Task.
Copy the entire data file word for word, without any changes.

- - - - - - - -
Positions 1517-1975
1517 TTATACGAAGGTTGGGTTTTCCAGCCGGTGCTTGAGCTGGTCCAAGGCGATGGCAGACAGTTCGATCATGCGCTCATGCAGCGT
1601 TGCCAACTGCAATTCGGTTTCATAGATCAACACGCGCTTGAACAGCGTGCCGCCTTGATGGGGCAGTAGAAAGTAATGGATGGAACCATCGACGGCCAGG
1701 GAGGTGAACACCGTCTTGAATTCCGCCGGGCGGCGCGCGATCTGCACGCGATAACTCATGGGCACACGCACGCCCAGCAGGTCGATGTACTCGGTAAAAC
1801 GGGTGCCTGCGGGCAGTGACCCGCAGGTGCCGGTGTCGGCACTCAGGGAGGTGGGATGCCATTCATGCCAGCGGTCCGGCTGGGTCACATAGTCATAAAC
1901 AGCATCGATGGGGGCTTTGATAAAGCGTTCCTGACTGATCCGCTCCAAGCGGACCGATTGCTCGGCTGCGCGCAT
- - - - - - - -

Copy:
Positions 1517-1975
1517 TTATACGAAGGTTGGGTTTTCCAGCCGGTGCTTGAGCTGGTCCAAGGCGATGGCAGACAGTTCGATCATGCGCTCATGCAGCGT
1601 TGCCAACTGCAATTCGGTTTCATAGATCAACACGCGCTTGAACAGCGTGCCGCCTTGATGGGGCAGTAGAAAGTAATGGATGGAACCATCGACGGCCAGG
1701 GAGGTGAACACCGTCTTGAATTCCGCCGGGCGGCGCGCGATCTGCACGCGATAACTCATGGGCACACGCACGCCCAGCAGGTCGATGTACTCGGTAAAAC
1801 GGGTGCCTGCGGGCAGTGACCCGCAGGTGCCGGTGTCGGCACTCAGGGAGGTGGGATGCCATTCATGCCAGCGGTCCGGCTGGGTCACATAGTCATAAAC
1901 AGCATCGATGGGGGCTTTGATAAAGCGTTCCTGACTGATCCGCTCCAAGCGGACCGATTGCTCGGCTGCGCGCAT